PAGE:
There are many reasons why unmanned aerial vehicles (UAVs), also known as drones, crash. But that’s, of course, the last thing you want to happen. You don’t want to see hundreds of dollars of your money go down the drain because your drone crashed the first time you fly it for aerial photography. Though most drones are made to be sturdy, there are several factors that could affect them and could be prevented if you know about it.

Malfunctioning rotors

The rotors of a drone are made to be sturdy but pliable and soft so they don’t hurt the owners and cause damage to other people and properties.

Because of this, they are susceptible to getting bent and easily broken when they crash into something. Always check the rotors before flying. Make sure they are in perfect condition and they are working properly and are not damaged.

No GPS signal

You will likely lose GPS signal when you are flying indoors. It is always recommended for you to fly the drones outside, in an open area, so the signal is strong.

If you lost the GPS signal, you could fly your drone to an area where you could not detect it anymore.

Compass error

Wrongly-tuned compasses are one of the biggest causes of why drones crash. They can become detuned by contact with any magnetic and radio frequency (RF) source. When inside the car, avoid getting the drones too close to magnets such as those in car speakers.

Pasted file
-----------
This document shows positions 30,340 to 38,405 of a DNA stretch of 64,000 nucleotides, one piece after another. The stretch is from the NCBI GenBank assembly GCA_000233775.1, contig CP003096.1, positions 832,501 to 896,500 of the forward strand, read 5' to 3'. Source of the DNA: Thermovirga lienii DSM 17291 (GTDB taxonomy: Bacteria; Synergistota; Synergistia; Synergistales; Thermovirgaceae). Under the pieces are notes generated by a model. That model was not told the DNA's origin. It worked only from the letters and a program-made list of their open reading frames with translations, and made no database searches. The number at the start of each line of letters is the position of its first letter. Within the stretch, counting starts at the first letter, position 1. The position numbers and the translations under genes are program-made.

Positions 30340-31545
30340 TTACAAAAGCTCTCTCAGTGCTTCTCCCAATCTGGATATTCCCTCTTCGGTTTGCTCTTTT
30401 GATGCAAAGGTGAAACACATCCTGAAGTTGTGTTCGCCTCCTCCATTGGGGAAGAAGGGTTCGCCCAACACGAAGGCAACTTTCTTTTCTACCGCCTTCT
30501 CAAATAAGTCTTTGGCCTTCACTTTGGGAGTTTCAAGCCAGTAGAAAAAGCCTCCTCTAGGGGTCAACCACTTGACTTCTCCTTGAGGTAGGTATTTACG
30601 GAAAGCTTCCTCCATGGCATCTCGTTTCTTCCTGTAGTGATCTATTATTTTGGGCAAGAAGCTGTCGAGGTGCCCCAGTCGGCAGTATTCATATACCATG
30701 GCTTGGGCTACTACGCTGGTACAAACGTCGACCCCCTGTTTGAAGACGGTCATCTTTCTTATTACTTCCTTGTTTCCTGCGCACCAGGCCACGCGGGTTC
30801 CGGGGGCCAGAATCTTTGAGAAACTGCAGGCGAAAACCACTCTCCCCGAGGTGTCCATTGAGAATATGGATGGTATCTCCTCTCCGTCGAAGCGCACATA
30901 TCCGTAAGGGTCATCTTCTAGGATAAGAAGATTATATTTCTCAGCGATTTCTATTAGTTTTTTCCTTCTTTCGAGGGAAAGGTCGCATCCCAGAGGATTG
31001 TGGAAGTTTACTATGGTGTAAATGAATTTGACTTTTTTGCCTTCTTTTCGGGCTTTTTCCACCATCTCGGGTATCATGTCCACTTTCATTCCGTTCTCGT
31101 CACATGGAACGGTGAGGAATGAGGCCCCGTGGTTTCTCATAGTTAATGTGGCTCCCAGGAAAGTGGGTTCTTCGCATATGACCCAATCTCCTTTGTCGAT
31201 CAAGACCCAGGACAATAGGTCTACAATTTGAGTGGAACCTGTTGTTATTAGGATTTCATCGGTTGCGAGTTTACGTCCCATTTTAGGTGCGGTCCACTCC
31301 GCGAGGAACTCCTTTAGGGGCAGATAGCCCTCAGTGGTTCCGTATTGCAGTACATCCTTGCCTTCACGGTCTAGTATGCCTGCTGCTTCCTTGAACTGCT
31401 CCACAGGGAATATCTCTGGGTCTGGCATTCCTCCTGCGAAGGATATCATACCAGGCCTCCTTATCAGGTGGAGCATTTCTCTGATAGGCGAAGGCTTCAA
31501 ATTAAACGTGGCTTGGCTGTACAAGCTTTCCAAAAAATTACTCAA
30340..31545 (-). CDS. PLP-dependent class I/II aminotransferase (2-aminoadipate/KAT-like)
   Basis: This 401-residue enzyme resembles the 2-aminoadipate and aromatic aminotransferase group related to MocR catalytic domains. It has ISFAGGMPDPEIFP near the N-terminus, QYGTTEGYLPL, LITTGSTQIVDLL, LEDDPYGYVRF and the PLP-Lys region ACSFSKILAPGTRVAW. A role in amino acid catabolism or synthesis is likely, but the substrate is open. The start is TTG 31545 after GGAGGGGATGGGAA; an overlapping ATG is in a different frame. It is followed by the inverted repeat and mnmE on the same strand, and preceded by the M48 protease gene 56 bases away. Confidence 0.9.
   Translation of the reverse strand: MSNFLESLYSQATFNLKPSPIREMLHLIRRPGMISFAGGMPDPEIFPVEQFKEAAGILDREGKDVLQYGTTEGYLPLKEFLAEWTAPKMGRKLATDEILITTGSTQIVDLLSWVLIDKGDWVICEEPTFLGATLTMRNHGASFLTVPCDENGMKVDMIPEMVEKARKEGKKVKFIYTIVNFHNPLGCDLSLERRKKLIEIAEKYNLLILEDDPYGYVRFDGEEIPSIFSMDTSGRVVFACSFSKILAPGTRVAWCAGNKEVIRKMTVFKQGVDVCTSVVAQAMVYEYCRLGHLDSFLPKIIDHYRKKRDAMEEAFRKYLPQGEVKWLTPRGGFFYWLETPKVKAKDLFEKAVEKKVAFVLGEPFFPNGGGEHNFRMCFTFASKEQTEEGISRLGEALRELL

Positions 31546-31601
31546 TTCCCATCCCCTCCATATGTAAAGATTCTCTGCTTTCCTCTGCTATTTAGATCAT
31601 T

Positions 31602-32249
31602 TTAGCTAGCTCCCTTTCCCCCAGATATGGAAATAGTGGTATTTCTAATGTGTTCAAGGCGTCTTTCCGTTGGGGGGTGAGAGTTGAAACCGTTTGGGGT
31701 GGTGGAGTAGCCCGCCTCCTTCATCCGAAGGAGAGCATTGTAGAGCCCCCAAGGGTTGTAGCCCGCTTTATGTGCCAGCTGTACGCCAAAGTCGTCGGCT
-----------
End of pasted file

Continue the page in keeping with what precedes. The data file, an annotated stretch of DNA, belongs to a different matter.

You should also avoid flying the drone in an environment with high electromagnetic interference such as areas close to high voltage power lines and cell phone towers.

Disconnected video transmission

This is another common cause of drone crashes during aerial photography. It can happen anytime from the first flight to some months later. It usually arises from loose cables and damaged ports.

To prevent this from happening, you need to make sure that all the cables are plugged in before the flight and you must unplug them carefully after flying. This will keep the ports in good shape.

Incorrect home point

This happens when the GPS lock is lost during the flight and when the signal is regained, the drone will recalibrate incorrectly.

It will detect the wrong home point. You need to set the return home altitude higher than anything in the area. A hundred meters should work fine unless you are flying in a city or near tall structures such as high-rise buildings and telephone masts.